Maputo, 24 Jun (AIM) – Mozambican President Filipe Nyusi announced on Friday that a broad consensus has been reached on postponing the first elections for district assemblies, initially scheduled for 2024.
The package of constitutional amendments on decentralization, approved in 2018, included a commitment to hold the district elections in 2024. But the Constitution merely set the date – it did not say what powers district assemblies will have, or how they will relate to the existing provincial and municipal assemblies.
Last year, Nyusi called for a reflection on the feasibility of holding district elections in 2024. A Commission, known as CRED, was set up to discuss the matter, and concluded that the conditions for electing assemblies in 154 districts do not yet exist.
At the time, the opposition parties were outraged. Elections in 2024 were stipulated in the Constitution and must be held, they insisted.
But the main opposition party, Renamo, changed its position last week, when its leader, Ossufo Momade, suggested that the elections could be held in some districts, but not all of them.
Now, according to Nyusi, the entire opposition has dropped its call for district elections in 2024.
Speaking at a Maputo ceremony marking the end of the demobilization and disarmament of the Renamo militia, Nyusi said “a near common denominator in the meetings I held with groups of various sensitivities, including the political parties, was that the district elections should not be held”.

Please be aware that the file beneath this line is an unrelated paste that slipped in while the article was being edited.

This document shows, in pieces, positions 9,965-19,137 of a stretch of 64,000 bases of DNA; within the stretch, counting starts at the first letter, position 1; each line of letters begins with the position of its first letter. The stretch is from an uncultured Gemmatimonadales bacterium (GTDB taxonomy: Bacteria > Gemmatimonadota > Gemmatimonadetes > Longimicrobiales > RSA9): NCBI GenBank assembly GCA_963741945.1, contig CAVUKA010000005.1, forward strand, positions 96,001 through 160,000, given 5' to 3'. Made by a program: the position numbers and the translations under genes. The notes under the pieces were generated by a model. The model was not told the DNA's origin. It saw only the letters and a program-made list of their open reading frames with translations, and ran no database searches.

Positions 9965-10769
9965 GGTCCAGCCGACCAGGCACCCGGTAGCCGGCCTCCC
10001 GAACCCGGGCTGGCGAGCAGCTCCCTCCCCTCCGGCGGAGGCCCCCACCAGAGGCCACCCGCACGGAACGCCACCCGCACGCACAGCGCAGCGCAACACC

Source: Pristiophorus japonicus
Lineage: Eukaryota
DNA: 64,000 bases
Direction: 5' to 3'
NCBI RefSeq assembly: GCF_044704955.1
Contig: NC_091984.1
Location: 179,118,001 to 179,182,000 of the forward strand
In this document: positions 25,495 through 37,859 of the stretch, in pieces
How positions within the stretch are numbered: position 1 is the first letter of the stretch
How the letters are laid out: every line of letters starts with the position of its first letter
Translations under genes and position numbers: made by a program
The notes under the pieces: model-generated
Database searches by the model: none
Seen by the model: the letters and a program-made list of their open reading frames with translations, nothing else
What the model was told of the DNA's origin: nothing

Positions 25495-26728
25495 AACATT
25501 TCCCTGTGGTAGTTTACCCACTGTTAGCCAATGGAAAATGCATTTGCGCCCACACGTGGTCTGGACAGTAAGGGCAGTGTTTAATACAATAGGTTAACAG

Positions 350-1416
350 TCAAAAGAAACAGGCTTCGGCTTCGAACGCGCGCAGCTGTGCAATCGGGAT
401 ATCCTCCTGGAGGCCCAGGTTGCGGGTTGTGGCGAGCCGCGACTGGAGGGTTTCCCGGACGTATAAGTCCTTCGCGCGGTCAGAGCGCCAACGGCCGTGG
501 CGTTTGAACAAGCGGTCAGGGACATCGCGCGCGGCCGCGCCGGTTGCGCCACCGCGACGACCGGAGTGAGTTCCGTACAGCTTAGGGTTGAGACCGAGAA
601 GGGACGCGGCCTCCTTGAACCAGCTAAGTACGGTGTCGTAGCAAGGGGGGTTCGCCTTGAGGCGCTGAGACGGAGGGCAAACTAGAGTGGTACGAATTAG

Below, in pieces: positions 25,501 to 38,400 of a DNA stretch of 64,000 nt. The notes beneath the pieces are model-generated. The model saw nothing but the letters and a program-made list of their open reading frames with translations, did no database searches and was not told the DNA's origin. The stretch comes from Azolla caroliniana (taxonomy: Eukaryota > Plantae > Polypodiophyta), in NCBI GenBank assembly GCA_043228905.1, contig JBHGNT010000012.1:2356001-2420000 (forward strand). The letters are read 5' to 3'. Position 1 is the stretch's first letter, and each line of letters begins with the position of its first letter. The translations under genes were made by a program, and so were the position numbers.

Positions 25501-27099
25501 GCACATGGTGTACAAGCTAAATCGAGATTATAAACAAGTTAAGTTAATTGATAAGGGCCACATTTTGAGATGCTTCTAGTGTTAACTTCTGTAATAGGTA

He announced the creation of another commission to discuss the best form of decentralization for Mozambique. The new commission will include political parties, academics, religious bodies and civil society organisations.
Unlike CRED, which was boycotted by the opposition, the opposition parties will be present in some strength on the new body. Nyusi said Renamo will have three members on the commission, who have already been appointed (but not yet publicly named). The second largest opposition party, the Mozambique Democratic Movement (MDM), will have two members, and even the group of 25 small, extra-parliamentary parties, who met with Nyusi on Wednesday, will have two representatives.
Nyusi said he will announce the full composition of the new commission next week. It will have a maximum of two years to draw up an appropriate model for decentralised governance, “without any pressure from the political calendar”.
The Constitution must be amended to remove the requirement that the first district elections will be held in 2024. The ruling Frelimo Party has submitted such an amendment, which sets no new dates, merely stipulating that the elections will be held when conditions allow.
The amendment will be debated at an extraordinary sitting of the Mozambican parliament, the Assembly of the Republic, in August. If both Renamo and the MDM are now on board, the constitutional amendment is likely to pass unanimously.